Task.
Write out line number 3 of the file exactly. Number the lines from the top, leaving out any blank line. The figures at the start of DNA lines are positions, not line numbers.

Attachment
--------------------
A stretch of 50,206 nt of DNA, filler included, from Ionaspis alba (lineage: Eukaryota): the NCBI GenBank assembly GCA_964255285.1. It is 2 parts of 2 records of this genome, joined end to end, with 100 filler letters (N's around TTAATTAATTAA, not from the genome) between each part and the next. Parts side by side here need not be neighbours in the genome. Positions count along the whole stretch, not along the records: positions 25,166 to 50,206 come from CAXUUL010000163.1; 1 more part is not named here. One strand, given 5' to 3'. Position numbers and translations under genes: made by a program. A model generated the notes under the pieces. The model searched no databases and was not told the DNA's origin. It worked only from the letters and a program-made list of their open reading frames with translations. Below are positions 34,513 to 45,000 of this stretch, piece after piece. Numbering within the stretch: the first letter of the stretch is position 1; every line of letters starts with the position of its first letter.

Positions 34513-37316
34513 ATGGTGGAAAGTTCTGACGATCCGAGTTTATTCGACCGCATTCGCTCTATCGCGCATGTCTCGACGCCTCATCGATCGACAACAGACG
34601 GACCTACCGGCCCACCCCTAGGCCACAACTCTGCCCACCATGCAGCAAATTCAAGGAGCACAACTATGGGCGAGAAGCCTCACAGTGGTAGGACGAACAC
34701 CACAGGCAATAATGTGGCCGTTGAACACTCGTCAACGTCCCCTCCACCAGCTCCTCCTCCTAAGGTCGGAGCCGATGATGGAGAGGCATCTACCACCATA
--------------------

34513 ATGGTGGAAAGTTCTGACGATCCGAGTTTATTCGACCGCATTCGCTCTATCGCGCATGTCTCGACGCCTCATCGATCGACAACAGACG